Flue gas injection into gas hydrate reservoirs for methane recovery and carbon dioxide sequestration

Significance Statement

The recovery of methane from gas hydrates found in permafrost regions and subsea sediments has gained interest, with several methods for this recovery being suggested. The methods include thermal stimulation, depressurization, carbon dioxide replacement, inhibitor injection, or a combination of these methods. Though technically feasible, the suggested methods face challenges in their ability to economically produce methane at a viable rate. Therefore, the development of new commercially viable methods for the recovery of methane from reservoirs of gas hydrates, has become critical.

In a recent paper published in Energy Conversion and Management, Jinhai Yang and colleagues proposed direct flue gas injection into reservoirs of gas hydrates to break down methane hydrates and regain methane from the gas hydrates, and at the same time isolate the carbon dioxide part of flue gas as carbon dioxide hydrate or carbon dioxide-mixed hydrates in the formations of the hydrate reservoir. The method enhances the viability of the depressurization method for the severe conditions in hydrate reservoirs.

In their study silica sand, which simulated marine sediments, was saturated with water after which the system was pressurized through methane injection at room temperature. The cooling of the system resulted in the formation of methane hydrate, after which the system was depressurized and heated to a desired pressure and temperature respectively to activate the process of methane recovery. The methane hydrate saturation and the remaining water including methane gas were then analyzed.

The authors observed that the methane decomposition kinetic process occurred in 3 stages. In the first stage, the flue gas that was injected reduced the methane concentration around the methane hydrate crystals, which caused the gas hydrate stability zone to shift. This resulted in quick methane hydrate dissociation to produce increased quantities of methane, and as a consequence, the system approached a new thermodynamic equilibrium.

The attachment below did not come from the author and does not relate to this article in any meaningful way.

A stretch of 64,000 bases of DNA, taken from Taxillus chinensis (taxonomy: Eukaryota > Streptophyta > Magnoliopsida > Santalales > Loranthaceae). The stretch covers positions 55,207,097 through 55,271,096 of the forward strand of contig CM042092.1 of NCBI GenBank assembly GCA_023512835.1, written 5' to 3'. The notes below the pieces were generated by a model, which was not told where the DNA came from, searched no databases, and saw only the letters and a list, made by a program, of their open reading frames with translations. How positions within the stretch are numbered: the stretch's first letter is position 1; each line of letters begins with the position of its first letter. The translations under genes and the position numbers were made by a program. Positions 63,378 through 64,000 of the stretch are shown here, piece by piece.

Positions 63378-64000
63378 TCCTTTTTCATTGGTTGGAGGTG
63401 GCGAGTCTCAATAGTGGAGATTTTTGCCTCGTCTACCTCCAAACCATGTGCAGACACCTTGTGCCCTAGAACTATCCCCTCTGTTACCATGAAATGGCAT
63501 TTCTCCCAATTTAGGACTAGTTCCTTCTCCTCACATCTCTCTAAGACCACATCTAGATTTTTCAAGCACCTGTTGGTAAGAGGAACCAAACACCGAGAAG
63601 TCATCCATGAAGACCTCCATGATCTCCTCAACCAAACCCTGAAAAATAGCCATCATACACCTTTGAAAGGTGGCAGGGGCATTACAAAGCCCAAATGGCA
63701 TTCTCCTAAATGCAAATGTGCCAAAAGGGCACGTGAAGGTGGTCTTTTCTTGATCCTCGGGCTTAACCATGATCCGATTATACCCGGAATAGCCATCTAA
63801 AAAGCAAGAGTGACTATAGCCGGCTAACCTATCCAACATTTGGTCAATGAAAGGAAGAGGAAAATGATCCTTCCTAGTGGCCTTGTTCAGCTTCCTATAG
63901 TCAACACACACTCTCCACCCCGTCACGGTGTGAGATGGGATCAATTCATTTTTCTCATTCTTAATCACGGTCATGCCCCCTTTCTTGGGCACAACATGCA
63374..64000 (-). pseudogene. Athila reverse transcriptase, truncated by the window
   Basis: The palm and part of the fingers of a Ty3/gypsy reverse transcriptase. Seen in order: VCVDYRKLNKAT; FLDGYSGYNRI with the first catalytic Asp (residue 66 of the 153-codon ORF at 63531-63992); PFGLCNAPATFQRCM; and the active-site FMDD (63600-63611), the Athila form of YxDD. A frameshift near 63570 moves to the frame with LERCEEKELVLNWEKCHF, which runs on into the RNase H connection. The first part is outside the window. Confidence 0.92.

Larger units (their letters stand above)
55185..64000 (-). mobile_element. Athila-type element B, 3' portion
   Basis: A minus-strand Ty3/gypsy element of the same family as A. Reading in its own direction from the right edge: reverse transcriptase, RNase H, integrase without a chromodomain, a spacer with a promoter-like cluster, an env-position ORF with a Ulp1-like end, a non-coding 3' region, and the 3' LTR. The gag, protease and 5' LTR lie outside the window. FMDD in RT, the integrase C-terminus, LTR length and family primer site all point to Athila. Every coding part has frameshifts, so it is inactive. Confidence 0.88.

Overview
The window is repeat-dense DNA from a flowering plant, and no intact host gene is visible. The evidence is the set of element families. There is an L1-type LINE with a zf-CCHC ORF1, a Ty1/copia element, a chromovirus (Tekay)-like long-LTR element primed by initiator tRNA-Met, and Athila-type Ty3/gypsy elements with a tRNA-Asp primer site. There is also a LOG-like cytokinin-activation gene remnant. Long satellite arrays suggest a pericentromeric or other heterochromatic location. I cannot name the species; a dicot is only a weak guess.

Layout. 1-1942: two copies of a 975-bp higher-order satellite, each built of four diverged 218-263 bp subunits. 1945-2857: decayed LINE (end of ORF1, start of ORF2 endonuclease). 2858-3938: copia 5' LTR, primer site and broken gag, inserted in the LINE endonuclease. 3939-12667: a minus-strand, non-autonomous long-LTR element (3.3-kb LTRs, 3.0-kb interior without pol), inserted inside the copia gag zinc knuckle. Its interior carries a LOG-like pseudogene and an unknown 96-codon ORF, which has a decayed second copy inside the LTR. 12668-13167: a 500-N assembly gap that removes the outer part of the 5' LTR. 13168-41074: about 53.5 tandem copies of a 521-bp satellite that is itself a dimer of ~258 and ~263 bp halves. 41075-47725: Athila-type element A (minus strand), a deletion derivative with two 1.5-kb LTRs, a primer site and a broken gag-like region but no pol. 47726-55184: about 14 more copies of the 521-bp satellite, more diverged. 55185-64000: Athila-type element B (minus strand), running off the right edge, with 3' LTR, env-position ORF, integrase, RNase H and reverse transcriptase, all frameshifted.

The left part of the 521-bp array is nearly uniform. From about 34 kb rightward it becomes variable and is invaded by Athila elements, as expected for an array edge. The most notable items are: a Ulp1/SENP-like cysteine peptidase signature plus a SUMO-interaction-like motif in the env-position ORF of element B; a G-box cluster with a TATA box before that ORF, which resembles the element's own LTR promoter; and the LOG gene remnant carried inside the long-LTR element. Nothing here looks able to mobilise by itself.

The second stage exhibited a gradual rise in methane concentration to a level at which the system neared equilibrium. This resulted in the slowing down of the decomposition of the methane hydrate. The recovery rate of methane in this stage is almost 100 times lower than that in the first stage.

In the final stage, more methane was generated from the decomposition of the methane hydrate as a result of stepwise depressurization of the system at constant temperature. The injected flue gas causes decomposition of methane hydrate at a pressure above its dissociation pressure, which minimizes the required hydrate reservoir depressurization degree for the production of methane gas. This in effect means reduced pressure difference between the production well and the hydrate reservoir and hence reduced driving force for sand migration and water flow. This improves the viability of the depressurization method for severe reservoir conditions of gas hydrates.

The research team examined the hydrate reservoir’s potential for carbon dioxide capture and storage and noted that there was a continuous decrease in the carbon dioxide ratio suggesting that these molecules are converted into hydrates. Approximately 70% of the carbon dioxide present in the flue gas was converted to hydrate. Further, at low temperatures, hydrate reservoirs were found to be the better choice for carbon dioxide capture and storage through flue gas injection. Direct injection of flue gas into gas hydrate reservoirs for methane recovery and geological storage of carbon dioxide simultaneously eliminating the need for a a separate carbon dioxide capture process that makes up 65% to 80% of total CCS costs.

Reference

Jinhai Yang, Anthony Okwananke, Bahman Tohidi, Evgeny Chuvilin, Kirill Maerle, Vladimir Istomin, Boris Bukhanov, Alexey Cheremisin. Flue gas injection into gas hydrate reservoirs for methane recovery and carbon dioxide sequestration. Energy Conversion and Management 136 (2017) 431-438.

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